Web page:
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Published September 04, 2009, 08:08 AM

New climate forceasting system to be created

The U.N. weather agency predicted the new Global Framework for Climate Services would be up and running by 2011 to improve climate forecasts and share that information around the world.

GENEVA — The World Climate Conference has approved the creation of a new climate forecasting system to help countries adapt to climate change and enable them to better prepare for natural disasters, officials said today.

Delegates from around 150 nations attending the conference adopted the declaration by consensus on Thursday, and the U.N. weather agency predicted the new Global Framework for Climate Services would be up and running by 2011 to improve climate forecasts and share that information around the world.

Rich countries such as the United States already have systems that provide climate forecasts, but only in the short term and not coordinated with the rest of the world, said Thomas Karl, director of the National Climate Data Center at the U.S. National Oceanic and Atmospheric Administration.

“Climate services is a new concept,” he said in an interview.

He said even climate information from Mali or Malaysia is important to the U.S., and that the new framework will provide that and have experts from around the world regularly meet to coordinate their analysis of climate change information.

The price of creating the new system was not given, but Karl said it would probably cost twice as much as the world currently spends on climate prediction.

The Global Framework for Climate Services will provide forecasts on weather patterns months or even years ahead, Karl said. In the next few months, the U.N.’s World Meteorological Organization’s members will meet to set up a task force to help implement the framework.

African countries said Friday they hoped the new system would help their farmers prepare for droughts and floods, and make agriculture — the cornerstone of most of their economies — more resilient to climate change.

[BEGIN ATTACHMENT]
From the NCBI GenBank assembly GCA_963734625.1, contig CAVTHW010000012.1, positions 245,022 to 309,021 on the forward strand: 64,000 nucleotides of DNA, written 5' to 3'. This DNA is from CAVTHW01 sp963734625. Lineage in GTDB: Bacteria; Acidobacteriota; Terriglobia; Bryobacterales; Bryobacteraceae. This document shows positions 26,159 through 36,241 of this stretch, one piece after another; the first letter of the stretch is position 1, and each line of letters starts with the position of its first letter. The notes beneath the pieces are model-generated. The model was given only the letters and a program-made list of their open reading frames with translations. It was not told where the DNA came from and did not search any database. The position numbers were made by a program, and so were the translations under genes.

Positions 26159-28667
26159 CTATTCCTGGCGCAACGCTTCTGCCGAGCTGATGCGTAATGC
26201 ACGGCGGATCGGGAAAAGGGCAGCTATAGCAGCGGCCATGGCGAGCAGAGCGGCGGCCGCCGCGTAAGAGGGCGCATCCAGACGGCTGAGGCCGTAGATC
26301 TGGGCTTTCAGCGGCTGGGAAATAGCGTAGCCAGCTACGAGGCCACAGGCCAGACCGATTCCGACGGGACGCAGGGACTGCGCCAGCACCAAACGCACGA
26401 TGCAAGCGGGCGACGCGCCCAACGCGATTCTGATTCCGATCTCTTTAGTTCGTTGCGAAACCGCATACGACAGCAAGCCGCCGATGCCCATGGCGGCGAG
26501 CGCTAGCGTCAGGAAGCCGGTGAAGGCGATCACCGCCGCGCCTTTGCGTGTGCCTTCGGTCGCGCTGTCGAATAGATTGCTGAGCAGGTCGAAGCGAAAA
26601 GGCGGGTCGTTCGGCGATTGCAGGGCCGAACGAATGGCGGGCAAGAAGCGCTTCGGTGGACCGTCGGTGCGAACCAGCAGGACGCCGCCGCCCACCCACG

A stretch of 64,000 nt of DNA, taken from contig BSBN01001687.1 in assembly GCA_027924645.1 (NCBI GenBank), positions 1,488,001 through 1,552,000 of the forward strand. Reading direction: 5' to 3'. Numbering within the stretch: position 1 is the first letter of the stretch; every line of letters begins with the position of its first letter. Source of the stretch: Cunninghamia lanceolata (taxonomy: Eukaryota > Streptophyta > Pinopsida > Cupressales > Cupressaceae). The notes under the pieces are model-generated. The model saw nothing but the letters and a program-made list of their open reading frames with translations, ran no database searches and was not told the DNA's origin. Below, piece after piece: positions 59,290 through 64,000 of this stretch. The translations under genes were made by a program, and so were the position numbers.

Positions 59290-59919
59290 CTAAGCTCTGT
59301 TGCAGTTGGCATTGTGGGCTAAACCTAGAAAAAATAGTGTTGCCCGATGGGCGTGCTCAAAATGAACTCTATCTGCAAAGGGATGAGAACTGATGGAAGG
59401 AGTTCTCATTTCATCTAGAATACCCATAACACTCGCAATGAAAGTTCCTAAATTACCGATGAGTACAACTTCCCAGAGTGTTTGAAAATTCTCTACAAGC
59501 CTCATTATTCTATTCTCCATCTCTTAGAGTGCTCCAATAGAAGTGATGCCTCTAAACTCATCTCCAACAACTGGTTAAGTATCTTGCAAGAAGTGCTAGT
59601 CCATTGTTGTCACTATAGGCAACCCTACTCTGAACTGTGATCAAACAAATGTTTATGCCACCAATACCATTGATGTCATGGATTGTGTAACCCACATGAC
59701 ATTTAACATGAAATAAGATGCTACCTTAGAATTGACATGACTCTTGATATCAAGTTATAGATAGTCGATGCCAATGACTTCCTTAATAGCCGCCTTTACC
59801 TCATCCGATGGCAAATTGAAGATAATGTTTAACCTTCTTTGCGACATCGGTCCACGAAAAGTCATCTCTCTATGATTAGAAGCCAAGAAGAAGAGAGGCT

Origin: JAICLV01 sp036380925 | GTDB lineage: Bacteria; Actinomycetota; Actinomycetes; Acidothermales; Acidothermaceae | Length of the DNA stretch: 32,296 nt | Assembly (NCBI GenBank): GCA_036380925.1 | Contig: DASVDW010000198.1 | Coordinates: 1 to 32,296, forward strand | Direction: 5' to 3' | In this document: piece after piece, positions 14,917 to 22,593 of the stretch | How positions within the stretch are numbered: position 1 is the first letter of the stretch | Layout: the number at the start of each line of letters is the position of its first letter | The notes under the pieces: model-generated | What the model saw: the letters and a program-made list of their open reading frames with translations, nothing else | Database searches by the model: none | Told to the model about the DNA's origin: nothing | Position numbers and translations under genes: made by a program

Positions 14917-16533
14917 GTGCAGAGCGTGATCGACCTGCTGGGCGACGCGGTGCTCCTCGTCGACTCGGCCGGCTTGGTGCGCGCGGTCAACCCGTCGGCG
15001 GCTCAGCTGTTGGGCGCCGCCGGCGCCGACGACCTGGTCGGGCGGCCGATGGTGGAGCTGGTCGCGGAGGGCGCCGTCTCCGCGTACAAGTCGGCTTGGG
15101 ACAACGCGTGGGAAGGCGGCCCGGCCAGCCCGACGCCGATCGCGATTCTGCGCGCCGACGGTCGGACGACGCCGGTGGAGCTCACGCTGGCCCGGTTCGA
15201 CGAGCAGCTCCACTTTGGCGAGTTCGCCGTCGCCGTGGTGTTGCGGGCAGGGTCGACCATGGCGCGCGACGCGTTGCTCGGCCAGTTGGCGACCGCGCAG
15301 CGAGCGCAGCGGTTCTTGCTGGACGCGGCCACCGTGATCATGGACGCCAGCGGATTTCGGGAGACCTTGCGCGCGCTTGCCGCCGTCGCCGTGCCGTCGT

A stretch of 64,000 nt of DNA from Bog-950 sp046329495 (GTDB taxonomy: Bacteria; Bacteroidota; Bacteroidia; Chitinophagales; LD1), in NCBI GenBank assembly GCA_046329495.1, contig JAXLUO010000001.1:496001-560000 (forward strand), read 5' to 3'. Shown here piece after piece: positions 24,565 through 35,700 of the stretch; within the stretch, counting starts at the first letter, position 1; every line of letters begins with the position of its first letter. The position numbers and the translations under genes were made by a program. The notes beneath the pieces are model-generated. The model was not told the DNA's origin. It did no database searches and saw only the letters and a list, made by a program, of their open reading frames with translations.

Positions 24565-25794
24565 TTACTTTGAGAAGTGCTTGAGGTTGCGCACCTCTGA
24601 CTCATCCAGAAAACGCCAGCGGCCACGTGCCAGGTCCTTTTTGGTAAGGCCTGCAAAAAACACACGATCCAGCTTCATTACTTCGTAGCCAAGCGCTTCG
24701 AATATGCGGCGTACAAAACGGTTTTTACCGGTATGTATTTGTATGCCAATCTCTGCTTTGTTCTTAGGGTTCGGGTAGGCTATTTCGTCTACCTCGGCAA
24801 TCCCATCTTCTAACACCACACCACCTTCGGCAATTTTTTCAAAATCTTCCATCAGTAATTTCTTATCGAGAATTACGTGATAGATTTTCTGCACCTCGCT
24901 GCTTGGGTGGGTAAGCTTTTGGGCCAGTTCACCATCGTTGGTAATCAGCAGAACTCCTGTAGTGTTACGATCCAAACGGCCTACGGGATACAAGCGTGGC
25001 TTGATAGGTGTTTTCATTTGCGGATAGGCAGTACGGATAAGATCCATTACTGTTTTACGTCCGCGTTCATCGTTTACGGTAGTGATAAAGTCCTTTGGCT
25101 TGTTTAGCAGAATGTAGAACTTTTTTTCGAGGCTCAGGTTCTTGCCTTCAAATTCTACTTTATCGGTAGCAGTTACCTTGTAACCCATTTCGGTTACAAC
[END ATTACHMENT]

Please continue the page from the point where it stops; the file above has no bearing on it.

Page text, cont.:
Guinea’s minister of transport, El-Hadj Mamady Kaba, said the Global Framework would send climate information out faster to the people who need it and help authorities plan for disasters.

“Extreme climate events are being seen more and more frequently,” he told the conference, citing severe droughts, floods, cyclones, wind and dust storms, as well as heat waves.

John Njoroge Michuki, Kenya’s environment minister, said: “Dried up water bodies and wetlands, and drastic changes to rainfall patterns, have resulted in flooding, rising epidemics and severe and prolonged drought and famine” in his country.

Of the 11 glaciers on Mount Kenya at the beginning of the last century, five have melted, Michuki told the conference, adding that there is an “urgent need” for more climate information.

Rich nations should support the installation of more weather and climate observation stations in Africa, Michuki said.

The five-day World Climate Conference, which was ending Friday, tried to find ways for the world to cope with global warming that will occur because of greenhouse gases already in the atmosphere, regardless of what climate negotiations achieve in a December meeting in Copenhagen. Delegates said the Geneva conference will provide useful scientific information for the Copenhagen negotiations, which aim at forging a new accord to replace the 1997 Kyoto Protocol on reducing the gases blamed for global warming.

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